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Leuchtfeuer/Funkfeuer dio (part 1 - introduction)

Although I (still) haven't finished any of the other ongoing projects, I'd like to introduce a new project.
This is more of a commissioned build, in this case for the HVH, a local historical society.

To mark their 30th anniversary (which was actually in 2012) the HVH decided to release a book documenting the crash of Lancaster bomber ME858 (which will be a separate modelling project somewhere in the - probably distant - future) and other linked stories.
It was soon discovered that there was a whole lot of additional information available in the local community and it was decided that the book should not only cover the crash of the aforementioned plane but that it should cover the whole period of World War 2 as it was experienced in the former municipality of Hunsel, although the emphasis would still lie with the crash of the Lancaster.

With the amount of information available it would be impossible to bundle all these stories in one book, so the decision was made to split the stories and articles over three themed books.
Book number one, with the main theme of (allied pilot) escape routes, has been released at the end of 2013, book number two, in which the crash of the Lancaster is the main theme, is scheduled for June (2016) and the release date for the third book has yet to be decided.

One of the things that will be covered in the third book is the way the Germans intercepted and tracked transmissions of incoming (bomber) flights and the way the Germans directed their planes towards the incoming allied planes.
Near the village of Ell in Limburg (the southern-most province of the Netherlands) the Germans had stationed a (temporary) so-called Funkfeuer and Leuchtfeuer setup to provide a homing signal (audio and visual) for the German (night)fighters.

Below are some images of said setup near Ell (images reproduced with the permission of the HVH).

My father, as chairman of the HVH, has asked me to make a dio of this setup to try and visualize the scene a bit better, as the images are of poor quality.

To start off I analyzed the images to decide which vehicles I should use in this dio.
Because of the availability of kits I decided upon the "regular" AFV scale of 1/35.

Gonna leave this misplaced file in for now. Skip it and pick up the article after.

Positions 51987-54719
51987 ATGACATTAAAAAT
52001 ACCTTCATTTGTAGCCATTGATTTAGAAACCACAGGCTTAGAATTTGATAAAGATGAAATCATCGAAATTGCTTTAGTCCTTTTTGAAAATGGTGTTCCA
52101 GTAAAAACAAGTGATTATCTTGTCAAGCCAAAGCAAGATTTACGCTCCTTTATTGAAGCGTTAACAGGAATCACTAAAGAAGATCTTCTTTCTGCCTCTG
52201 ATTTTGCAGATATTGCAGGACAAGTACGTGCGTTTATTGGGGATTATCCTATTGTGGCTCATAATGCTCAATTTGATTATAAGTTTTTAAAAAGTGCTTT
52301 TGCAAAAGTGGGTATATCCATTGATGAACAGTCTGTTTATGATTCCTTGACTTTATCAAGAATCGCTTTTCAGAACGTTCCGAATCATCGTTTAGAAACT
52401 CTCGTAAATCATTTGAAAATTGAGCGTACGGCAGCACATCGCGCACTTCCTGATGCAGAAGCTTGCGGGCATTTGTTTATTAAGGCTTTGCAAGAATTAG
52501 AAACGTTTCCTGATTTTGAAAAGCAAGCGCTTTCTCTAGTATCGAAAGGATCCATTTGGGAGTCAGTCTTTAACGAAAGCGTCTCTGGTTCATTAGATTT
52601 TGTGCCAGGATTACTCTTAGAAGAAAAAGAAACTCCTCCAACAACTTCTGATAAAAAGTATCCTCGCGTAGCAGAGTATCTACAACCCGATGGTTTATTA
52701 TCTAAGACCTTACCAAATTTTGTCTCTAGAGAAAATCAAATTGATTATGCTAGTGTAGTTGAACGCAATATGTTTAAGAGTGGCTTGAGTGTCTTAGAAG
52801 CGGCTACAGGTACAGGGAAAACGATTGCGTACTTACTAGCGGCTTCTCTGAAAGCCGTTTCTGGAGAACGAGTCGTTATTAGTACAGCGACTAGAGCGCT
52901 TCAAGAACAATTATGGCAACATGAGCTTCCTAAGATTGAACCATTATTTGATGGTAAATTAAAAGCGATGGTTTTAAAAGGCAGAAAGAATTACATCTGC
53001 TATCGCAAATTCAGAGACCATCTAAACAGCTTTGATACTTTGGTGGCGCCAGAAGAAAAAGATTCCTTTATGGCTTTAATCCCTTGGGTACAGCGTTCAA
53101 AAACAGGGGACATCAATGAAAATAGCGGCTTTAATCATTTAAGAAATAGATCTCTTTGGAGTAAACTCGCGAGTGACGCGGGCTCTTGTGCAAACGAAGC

The following kits will be used for this dio (pictures taken from
  • Opel Blitz Einheitskoffer "Field Radio Truck", Italeri, kit no. IT368

  • Einheitsdiesel Kfz. 61, IBG, kit. no. 35004

  • German Heavy Generator A, Plus Model, kit no. 259

  • German Soldiers at rest, MiniArt, kit no. 35062

  • German Panzergrenadier - Italy 1943-45, Dragon, kit no. 6348

Apart from the aforementioned kits I'll have to do some scratchbuilding too, because the Leuchtfeuer is not available as a kit, as far as I know.

If you paid close attention to the original image, you'll notice that the Einheitsdiesel Kfz. 61 kit does not depict the correct vehicle for this dio.
In the image a Mercedes G3a with Field Radio equipment can be seen, but this wasn't available as a kit, at least not with the radio equipment. I have contemplated to combine 2 or more kits to have a Mercedes Kfz. 61, but after speaking with the HVH about it, they opted to keep the Einheitsdiesel from the IBG kit.
Which is actually fine by me, as the kitbashing would involve using a resin G3a kit chassis combined with the body of the IBG kit. I don't mind a bit of a challenge, but I'd like to finish something once in a while, so I'll bend the rules a bit for this one.

That's it for now.
The next post will follow shortly with the start of the build of the German Heavy Generator kit from Plus Model.

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My suspicion that the aggressive solvent-based clearcoat triggered some sort of reaction with either the water-based clearcoat and or the material of the tires appears to be true.
My options were rather limited, so I decided to spray a new water-based clearcoat over the tires, hoping to cover the previous layer of clear and stop the reaction.
For 3 of the 4 tires one layer of clear was enough.
The rear tire with the most problems received 2 layers and that seems to do the trick. Even after more than a week of drying the clear stays flat.

The clearcoat I used was my own Revell Aqua Color mix as used previously. But this time thinned with it's dedicated thinner and applied by airbrush.
Although the image above does little to hide the imperfections I'm happy I finally am able to finish this chapter so I can divert my attention again towards the rest of the kit.

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